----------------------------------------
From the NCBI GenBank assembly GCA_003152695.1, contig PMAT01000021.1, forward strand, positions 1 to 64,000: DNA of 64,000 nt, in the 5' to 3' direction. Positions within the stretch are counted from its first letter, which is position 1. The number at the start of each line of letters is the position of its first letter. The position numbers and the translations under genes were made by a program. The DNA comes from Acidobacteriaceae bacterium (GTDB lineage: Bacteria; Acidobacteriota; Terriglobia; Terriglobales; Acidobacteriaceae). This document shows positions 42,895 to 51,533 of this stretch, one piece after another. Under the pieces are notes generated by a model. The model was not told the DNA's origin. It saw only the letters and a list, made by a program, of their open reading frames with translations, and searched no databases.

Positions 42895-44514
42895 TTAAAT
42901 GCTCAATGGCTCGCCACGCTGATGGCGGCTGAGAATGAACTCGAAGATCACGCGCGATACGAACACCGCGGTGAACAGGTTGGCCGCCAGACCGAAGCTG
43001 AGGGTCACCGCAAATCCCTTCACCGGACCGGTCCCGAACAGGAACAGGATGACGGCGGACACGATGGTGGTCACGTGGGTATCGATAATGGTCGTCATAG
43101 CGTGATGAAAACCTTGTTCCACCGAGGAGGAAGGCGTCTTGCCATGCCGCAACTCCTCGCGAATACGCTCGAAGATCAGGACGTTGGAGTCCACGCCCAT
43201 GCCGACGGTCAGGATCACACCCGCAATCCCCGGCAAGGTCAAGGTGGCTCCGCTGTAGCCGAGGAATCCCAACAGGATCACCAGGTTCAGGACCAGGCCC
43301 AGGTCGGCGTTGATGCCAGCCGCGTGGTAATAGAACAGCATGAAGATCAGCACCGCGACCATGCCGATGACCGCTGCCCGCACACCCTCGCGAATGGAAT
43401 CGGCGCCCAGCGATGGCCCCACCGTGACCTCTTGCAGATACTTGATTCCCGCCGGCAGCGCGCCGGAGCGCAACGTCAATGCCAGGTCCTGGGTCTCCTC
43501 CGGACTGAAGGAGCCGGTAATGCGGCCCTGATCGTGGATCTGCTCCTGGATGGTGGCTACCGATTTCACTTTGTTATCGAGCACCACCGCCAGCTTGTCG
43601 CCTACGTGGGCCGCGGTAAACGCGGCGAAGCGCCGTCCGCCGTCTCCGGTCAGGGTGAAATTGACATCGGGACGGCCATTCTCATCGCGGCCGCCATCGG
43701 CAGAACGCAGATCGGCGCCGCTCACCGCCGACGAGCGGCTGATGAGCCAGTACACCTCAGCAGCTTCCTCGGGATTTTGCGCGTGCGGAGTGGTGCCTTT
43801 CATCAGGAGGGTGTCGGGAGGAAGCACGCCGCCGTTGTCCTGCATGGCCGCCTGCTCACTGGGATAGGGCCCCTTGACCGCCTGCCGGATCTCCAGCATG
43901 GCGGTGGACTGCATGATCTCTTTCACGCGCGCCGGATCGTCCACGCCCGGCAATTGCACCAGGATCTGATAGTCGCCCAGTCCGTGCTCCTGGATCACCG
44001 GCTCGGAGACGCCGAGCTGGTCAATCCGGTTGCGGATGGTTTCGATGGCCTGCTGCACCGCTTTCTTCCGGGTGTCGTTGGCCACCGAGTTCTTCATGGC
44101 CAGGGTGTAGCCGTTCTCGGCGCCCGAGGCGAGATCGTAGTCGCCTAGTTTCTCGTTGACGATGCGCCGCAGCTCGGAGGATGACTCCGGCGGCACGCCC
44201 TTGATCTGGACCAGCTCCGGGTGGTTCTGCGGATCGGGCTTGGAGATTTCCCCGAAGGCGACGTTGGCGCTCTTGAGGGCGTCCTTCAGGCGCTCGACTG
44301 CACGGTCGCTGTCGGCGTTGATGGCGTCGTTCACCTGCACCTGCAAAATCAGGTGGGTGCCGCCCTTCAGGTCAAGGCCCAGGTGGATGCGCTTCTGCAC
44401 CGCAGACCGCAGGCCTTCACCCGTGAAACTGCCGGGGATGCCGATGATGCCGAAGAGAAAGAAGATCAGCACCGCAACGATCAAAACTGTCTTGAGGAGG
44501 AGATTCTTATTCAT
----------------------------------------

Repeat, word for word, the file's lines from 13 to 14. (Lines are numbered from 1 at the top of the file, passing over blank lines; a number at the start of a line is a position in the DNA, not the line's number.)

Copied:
43801 CATCAGGAGGGTGTCGGGAGGAAGCACGCCGCCGTTGTCCTGCATGGCCGCCTGCTCACTGGGATAGGGCCCCTTGACCGCCTGCCGGATCTCCAGCATG
43901 GCGGTGGACTGCATGATCTCTTTCACGCGCGCCGGATCGTCCACGCCCGGCAATTGCACCAGGATCTGATAGTCGCCCAGTCCGTGCTCCTGGATCACCG